Pleasures and Celebrations at the Fatimid Court
Despite their piety, life at the Fatimid court and that of their vassals – the Zirids in North Africa and the Kalbids in Sicily – was not short of entertainment, provided by poets, singers, and dancers. In North Africa, the Fatimids welcomed local poets such as the Ifriqiyans (Tunisians) Ibn Hani and al-Ladi. Later, in Cairo, the court hosted poets from all over the Islamic world. A number of caliphs also composed poetry which was sometimes performed publicly. Musical entertainment drew on the Eastern tradition and borrowed elements from the Andalusian repertoire; it was performed by male and female musicians on instruments such as reed flutes, lutes and dulcimers. Singers, many of whom had mastered both an instrument and verse, sang poetry exploring love and chivalry. Male and female dancers performed eloquently; the popular handkerchief dance appears on many relief carvings.
Name of Object :
Four ivory panels
Museum of Islamic Art at the Pergamon Museum, Berlin, Germany
Freiherr von Zu-Rhein Collection; F. v. Amerling Collection; A. Figdor Collection
Museum Inventory Number:
Horizontal panels: length 36.5 cm, width 5.8 cm.
Vertical panels: height 30.3 cm, width 5.8 cm.
Depth of panels 1–1.5 cm
Date of the object:
Hegira 5th–6th centuries / AD 11th–12th centuries
Period / Dynasty
The four panels made of carved and openworked pieces of ivory are outstanding examples of the repertoire of work commissioned by the court of the Fatimid period. They are among the most important works of art from this period.
Two of these panels display a horizontal pattern, while the other two have been decorated linearly along the vertical axis. These latter vertical panels have been shortened slightly. Traces of red indicate that there was once a coloured frame or mount.
Figures, carved to stand out in high relief, are depicted undertaking a variety of activities. Spiralling grapevines form a backdrop against which people are portrayed in action. Thick grapes hang off the plants. Huntsmen with falcons, helpers carrying small hoofed game, musicians (flute, oboe, lute, plucked stringed instruments), a reveller, pouring into his goblet from a jug, workers picking grapes, and falcons on the hunt – are all depicted in a lifelike and realistic fashion. The illustrations of animal fighting show a lion hunting down a bull, a falcon hunting a deer. A prince reclines on a bolster holding a goblet in his left hand. Everyone wears robes common to that era, made of fabrics decorated with a variety of designs. Even the headdresses are illustrative of the period rather than creations of fantasy.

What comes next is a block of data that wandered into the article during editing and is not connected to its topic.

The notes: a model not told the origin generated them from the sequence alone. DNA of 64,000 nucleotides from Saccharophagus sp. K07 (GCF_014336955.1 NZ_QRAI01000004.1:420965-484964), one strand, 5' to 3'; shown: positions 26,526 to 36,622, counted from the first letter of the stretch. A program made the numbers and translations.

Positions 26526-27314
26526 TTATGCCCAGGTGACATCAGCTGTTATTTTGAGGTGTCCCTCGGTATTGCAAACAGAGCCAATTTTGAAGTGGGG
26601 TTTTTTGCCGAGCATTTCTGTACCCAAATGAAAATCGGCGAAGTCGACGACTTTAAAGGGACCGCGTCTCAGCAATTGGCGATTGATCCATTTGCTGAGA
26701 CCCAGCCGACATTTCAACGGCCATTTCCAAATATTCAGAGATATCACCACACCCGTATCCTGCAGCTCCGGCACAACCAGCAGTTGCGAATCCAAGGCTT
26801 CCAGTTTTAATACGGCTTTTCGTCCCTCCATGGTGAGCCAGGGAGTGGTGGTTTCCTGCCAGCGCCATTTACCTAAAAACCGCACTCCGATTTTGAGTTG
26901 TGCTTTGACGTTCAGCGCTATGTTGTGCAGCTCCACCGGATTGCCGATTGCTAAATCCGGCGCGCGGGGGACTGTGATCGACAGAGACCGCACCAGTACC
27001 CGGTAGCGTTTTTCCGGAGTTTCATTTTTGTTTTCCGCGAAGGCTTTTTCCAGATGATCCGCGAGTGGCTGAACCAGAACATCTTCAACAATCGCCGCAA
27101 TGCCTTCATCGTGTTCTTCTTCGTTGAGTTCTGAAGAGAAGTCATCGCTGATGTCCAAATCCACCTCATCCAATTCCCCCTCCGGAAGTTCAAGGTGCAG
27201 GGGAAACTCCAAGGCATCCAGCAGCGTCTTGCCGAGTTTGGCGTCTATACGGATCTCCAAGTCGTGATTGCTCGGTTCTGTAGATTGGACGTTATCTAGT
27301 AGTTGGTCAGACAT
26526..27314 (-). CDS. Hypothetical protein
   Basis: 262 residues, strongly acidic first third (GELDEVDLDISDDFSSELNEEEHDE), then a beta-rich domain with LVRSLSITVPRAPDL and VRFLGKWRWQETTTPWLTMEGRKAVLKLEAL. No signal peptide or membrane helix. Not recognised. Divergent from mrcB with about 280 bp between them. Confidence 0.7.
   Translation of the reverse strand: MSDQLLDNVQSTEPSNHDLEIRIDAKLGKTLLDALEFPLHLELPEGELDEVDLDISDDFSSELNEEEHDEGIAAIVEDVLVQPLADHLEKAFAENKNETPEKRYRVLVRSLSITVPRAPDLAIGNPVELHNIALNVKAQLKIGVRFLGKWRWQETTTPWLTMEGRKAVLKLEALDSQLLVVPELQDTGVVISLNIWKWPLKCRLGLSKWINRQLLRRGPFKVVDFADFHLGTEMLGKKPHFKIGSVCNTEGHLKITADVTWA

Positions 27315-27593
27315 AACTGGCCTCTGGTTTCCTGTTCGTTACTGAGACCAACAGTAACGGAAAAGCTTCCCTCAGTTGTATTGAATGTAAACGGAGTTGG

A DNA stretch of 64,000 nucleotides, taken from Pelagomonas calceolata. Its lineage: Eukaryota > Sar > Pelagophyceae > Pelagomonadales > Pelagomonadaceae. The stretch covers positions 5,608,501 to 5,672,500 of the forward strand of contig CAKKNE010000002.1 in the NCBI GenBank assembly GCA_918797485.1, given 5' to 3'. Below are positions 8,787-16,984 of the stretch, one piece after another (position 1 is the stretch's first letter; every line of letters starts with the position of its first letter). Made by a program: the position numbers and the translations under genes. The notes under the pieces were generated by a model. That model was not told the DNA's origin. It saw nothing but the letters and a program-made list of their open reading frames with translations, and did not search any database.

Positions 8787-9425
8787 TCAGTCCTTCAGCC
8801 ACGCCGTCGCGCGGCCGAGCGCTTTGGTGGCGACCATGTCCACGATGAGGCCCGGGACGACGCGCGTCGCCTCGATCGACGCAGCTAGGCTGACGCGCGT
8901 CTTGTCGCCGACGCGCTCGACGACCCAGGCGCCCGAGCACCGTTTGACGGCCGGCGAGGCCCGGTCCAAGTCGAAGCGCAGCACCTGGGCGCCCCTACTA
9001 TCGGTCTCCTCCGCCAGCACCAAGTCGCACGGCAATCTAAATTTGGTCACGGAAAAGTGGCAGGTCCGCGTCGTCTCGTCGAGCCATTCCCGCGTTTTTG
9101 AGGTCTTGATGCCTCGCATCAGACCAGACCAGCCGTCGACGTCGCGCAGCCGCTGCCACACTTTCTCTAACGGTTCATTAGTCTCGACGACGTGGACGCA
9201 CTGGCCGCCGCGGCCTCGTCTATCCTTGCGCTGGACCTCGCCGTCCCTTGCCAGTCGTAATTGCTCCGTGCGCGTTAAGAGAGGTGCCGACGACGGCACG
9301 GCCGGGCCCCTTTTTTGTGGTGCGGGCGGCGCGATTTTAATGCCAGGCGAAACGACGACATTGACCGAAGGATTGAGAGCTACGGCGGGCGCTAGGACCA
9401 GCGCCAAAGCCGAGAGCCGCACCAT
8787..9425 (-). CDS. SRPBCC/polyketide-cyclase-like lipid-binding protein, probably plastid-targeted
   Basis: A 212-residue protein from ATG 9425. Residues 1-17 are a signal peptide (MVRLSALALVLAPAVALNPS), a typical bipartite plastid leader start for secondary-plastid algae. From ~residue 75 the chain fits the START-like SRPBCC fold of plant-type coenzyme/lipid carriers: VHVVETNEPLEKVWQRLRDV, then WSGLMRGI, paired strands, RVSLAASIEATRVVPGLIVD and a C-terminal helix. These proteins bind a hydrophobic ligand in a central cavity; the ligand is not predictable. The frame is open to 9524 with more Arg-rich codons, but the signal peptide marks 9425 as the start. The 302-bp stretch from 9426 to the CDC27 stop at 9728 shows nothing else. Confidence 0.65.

Some depictions refer to pre-Islamic art and reflect the continuing existence of older traditions. It was especially during the Fatimid period that the ban on pictures was circumvented in courtly circles and that representations of the human form were undertaken.
From stylistic and thematic similarities, a good comparison can be drawn between the works on ivory and the woodwork and ceramics created during the Fatimid period, in which the finer technique seen in the ivory engraving demonstrates greater skill.
What remains unexplained is their function. The panels could have been used to decorate or coat a wooden surface (such as a door or large trunk), or could have been used as part of a throne. The Arab historian al-Maqrîzî (AH 766–845 / AD 1364–1442) described a Fatimid throne made of ebony and ivory.
How object was obtained:
Bought from a private art gallery in 1936.
How object was dated:
The fact that these panels have not been attributed to a particular building, and that stylistic comparisons to other works of ivory from southern Italy have demonstrated substantial differences, indicates that they might date from the Fatimid period, as they compare stylistically to other artworks from Egypt, above all to Fatimid woodwork.
How provenance was established:
As Fatimid woodwork from Egypt is the only art form that bears close stylistic comparison to these panels, so far it is thought that these most probably come from Egypt.
Above Text and Images reproduced with the kind permission of Museum with No Frontiers (MWNF) and the holding museum, Museum of Islamic Art at the Pergamon Museum, Berlin, Germany. Copyright MWNF.
Please visit the state of the art MWNF Website at http://www.museumwnf.org/ and click on Discover Islamic Art for more images, close-ups, additional research material and bibliography of the above object(s) as well as numerous objects and monuments from other periods of Islamic History.
Please read other articles in this website on Fatimid Objects/Monuments at MWNF:
Literary Reading: Fatimid Monument – Aqueduct in Kairouan, Tunisia; Patron Imam al-Mui’zz (the reading includes a summary of the goals and vision of MWNF)
Literary Reading: Fatimid Object – Textile Fragment Attributed to Imam al-Aziz
Literary Reading: Fatimid Object – Fragment of Robe Attributed to Imam al-Mustansir
Once again, your pointing out that male and female took part in art, culture, music etc. is significant to me. One hardly hears of the Fatimid period even mentioned by our fellow Muslims when they are confronted by the hostile attacks made on our faith of Islam, or Muslims, in this age of Islamophobia of running down everything that Islam stands for.